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"Henri", a high-performance supercomputer, but above all efficient

Written by Guillaume
Publication date: {{ dayjs(1668963636*1000).local().format("L").toString()}}
This article is an automatic translation

Because " without control, power is nothing ", at the risk of using a well-known advertising slogan.

If we refer to the Wikipedia definition, " a supercomputer is a computer designed to achieve the highest possible performance with the techniques known at the time of its conception, particularly with regard to computing speed ". In absolute terms, this definition is not completely wrong of course, but it leaves out an issue that is becoming increasingly important as criticism of the ecological footprint of these imposing machines becomes more virulent. So, alongside the TOP500, which lists the most powerful supercomputers, there has been a Green500 for some time now, which looks at the most efficient supercomputers.

The difference is interesting. In fact, many machines equipped with AMD solutions can be found in the TOP500. As Tom's Hardware explains, the American company's share of the TOP500 has increased by 38% in the space of a year. Thus, while this ranking is updated twice a year (June and November), we can now note that 101 supercomputers are designed from AMD solutions when they were only 73 in November 2021. AMD "owns" the most powerful supercomputer officially declared: it is the Frontier installed at the Oak Ridge National Laboratory (ORNL), in the United States. The beast deploys a power of 1 102 PetaFLOPS and remains at the top of the ranking for the second consecutive publication. It should be noted, however, that only declared machines appear in the TOP500.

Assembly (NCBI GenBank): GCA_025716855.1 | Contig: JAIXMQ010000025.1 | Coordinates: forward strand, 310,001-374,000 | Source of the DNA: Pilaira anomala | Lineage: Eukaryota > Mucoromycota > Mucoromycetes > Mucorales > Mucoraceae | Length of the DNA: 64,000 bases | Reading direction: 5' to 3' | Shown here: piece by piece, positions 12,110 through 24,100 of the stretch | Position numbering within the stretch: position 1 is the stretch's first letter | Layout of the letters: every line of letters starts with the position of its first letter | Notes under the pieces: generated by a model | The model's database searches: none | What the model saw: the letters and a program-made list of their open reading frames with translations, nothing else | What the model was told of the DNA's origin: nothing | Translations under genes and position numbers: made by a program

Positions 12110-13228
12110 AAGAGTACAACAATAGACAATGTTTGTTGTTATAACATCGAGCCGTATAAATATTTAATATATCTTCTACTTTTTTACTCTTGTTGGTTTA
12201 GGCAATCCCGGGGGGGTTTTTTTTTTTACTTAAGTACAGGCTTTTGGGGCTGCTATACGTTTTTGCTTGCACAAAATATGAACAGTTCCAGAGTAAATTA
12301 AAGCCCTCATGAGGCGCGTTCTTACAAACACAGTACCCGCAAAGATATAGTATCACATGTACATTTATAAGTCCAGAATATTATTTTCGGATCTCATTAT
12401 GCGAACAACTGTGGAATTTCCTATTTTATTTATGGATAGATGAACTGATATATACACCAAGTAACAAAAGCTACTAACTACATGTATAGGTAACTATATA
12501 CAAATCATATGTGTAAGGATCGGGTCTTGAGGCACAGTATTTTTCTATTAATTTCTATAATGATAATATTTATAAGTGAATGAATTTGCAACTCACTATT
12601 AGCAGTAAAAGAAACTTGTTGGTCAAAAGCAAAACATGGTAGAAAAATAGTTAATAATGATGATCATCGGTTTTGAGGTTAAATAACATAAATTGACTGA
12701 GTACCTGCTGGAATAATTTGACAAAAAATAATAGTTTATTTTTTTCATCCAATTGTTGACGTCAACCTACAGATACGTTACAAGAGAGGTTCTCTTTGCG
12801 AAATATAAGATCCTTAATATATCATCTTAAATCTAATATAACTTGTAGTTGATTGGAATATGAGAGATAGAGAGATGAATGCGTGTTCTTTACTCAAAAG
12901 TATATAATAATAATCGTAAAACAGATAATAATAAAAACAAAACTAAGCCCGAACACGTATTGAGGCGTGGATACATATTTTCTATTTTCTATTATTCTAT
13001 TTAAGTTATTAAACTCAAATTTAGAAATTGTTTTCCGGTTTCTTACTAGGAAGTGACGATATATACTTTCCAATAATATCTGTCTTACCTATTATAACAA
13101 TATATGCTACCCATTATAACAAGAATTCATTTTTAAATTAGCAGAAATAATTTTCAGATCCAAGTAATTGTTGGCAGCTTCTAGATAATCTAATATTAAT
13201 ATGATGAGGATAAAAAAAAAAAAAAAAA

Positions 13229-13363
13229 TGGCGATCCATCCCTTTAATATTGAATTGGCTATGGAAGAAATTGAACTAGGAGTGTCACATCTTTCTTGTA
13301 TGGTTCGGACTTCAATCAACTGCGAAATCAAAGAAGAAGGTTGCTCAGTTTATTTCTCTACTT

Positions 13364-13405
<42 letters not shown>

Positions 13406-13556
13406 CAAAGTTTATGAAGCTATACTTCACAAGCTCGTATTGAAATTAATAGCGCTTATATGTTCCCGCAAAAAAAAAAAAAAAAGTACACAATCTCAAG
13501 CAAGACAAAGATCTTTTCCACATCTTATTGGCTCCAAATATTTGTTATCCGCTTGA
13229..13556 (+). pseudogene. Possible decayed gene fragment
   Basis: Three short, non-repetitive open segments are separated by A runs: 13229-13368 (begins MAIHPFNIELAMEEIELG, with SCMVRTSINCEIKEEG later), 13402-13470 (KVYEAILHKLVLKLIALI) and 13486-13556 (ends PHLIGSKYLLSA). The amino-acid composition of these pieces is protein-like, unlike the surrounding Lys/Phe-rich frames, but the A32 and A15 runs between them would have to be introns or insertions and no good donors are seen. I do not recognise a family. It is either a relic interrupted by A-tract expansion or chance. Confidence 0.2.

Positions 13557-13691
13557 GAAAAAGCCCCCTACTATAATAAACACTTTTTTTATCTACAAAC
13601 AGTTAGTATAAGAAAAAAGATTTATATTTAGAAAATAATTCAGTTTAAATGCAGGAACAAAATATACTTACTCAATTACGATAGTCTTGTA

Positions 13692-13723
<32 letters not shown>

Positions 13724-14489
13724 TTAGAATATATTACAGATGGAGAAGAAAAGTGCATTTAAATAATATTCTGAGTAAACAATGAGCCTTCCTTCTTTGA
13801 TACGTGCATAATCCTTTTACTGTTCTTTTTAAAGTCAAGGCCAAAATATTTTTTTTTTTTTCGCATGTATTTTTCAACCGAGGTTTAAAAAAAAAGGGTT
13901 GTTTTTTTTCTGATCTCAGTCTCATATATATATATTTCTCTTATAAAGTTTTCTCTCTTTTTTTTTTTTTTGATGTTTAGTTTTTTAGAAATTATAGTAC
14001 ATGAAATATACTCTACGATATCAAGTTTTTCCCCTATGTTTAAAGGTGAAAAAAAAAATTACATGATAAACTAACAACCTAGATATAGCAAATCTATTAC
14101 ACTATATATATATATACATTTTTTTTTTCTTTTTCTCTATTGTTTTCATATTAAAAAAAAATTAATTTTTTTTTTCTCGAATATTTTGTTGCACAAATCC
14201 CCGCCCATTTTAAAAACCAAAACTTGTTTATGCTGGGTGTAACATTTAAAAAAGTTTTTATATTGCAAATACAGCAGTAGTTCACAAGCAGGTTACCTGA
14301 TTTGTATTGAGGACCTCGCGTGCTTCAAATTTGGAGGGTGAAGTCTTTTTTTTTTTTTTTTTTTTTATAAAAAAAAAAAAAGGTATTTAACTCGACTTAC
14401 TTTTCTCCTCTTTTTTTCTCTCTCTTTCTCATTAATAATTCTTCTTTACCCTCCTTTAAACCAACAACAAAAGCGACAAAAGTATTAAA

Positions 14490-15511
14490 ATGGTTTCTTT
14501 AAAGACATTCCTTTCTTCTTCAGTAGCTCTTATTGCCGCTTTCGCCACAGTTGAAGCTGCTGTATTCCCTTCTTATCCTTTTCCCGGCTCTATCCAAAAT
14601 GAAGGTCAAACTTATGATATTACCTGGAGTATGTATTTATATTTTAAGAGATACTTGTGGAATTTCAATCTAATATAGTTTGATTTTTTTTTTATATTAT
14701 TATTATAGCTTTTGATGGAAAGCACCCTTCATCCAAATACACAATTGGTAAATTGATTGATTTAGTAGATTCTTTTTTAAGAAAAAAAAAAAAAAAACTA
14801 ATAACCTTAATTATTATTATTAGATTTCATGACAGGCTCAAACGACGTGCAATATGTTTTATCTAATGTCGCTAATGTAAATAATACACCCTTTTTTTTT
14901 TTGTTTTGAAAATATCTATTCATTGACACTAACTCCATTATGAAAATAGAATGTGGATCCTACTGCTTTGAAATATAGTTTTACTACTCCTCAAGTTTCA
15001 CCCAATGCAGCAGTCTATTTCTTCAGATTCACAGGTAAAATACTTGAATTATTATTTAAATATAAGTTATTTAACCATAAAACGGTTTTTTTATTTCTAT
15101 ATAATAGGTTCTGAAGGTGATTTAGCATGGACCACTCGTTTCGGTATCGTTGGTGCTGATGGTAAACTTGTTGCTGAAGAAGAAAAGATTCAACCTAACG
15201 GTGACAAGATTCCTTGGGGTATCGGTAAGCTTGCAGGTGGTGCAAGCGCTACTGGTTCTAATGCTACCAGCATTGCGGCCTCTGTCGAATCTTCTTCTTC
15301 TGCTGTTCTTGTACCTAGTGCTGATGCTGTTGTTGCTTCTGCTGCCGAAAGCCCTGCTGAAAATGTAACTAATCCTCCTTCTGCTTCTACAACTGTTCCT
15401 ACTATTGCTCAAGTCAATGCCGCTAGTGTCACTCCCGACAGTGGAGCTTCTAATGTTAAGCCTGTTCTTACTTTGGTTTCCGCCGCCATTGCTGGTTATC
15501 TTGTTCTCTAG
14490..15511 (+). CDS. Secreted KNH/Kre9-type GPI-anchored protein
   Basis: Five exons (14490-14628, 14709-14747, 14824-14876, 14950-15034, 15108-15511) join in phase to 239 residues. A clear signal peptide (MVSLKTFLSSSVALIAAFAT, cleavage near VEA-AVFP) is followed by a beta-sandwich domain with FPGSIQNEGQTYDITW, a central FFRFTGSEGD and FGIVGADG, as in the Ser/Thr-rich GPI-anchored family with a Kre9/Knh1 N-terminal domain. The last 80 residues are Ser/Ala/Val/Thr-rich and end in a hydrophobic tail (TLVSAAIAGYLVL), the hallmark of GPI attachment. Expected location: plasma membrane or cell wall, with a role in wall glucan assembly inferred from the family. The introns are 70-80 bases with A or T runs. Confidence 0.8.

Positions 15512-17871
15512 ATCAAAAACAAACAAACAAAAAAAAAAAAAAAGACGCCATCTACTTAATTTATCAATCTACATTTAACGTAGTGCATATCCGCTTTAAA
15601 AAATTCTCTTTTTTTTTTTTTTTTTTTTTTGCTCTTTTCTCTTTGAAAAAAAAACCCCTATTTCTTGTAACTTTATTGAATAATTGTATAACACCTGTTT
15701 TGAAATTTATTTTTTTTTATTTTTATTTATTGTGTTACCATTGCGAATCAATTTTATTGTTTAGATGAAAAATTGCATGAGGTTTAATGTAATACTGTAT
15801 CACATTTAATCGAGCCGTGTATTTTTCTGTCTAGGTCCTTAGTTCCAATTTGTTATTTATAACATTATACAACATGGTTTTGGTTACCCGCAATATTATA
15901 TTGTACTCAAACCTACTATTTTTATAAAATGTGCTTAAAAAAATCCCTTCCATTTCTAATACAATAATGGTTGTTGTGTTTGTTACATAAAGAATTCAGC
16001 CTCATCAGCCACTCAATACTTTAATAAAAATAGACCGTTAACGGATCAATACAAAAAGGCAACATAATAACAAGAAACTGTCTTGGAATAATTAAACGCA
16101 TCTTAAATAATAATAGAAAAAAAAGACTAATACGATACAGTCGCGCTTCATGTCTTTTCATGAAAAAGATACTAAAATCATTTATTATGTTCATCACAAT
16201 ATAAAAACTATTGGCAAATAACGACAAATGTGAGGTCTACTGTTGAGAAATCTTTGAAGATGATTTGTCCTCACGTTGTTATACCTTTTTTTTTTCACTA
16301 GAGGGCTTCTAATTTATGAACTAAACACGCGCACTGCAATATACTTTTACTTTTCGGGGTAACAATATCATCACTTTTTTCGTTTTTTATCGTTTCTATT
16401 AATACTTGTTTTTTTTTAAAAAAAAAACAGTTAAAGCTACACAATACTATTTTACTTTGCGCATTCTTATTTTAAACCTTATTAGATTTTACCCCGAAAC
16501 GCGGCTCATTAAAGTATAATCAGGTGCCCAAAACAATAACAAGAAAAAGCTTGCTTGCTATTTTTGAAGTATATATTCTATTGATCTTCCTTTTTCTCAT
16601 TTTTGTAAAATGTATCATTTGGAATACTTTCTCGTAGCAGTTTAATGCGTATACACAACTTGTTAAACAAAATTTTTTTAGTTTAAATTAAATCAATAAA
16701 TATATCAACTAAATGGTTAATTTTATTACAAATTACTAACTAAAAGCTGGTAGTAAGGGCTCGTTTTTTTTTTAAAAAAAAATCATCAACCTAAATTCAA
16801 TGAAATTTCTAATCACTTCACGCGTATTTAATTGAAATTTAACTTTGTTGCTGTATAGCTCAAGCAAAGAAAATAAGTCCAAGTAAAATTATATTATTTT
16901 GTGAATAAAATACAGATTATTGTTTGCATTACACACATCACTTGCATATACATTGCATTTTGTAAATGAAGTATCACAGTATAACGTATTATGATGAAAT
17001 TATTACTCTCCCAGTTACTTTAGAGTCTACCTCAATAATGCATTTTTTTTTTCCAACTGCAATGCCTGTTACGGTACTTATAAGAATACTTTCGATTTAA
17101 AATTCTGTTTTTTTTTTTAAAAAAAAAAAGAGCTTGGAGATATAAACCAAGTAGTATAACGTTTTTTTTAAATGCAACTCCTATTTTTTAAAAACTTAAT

Frontier is a powerful machine, but it is not the most efficient. The Green500 places it "only" in second place, a very respectable position. The supercomputer is here overtaken by a "dwarf". Henri, as it is called, is only 405th in the TOP500, but its excellent energy management allows it to overtake Frontier on this criterion. It actually has an energy efficiency of 65.091 GFLOPS per Watt when Frontier is at 62.684 GFLOPS/W. The manufacturer of Henri - Lenovo - is not little proud of this result that he sees as a sign, a new trend for some supercomputers. Henri is designed around two different solutions: on the one hand, 185 Intel Xeon Platinum 8362 processors with 32 cores each, for a total of 5,920 cores, and on the other hand, 80 H100 cards from NVIDIA. Its raw power is therefore significantly more modest than that of a monster like Frontier with 2.04 PetaFLOPS.

On the other hand, as Ian Fisk, director of the Flatiron Institute where Henri is located, points out, this supercomputer " offers new opportunities for science. It is a remarkable machine that will allow our researchers to try new things, to make discoveries [...] Thanks to it, it becomes possible to do more science with intelligent technologies that consume less electricity and contribute to a sustainable future " before concluding by specifying: " It is the most important thing for us ".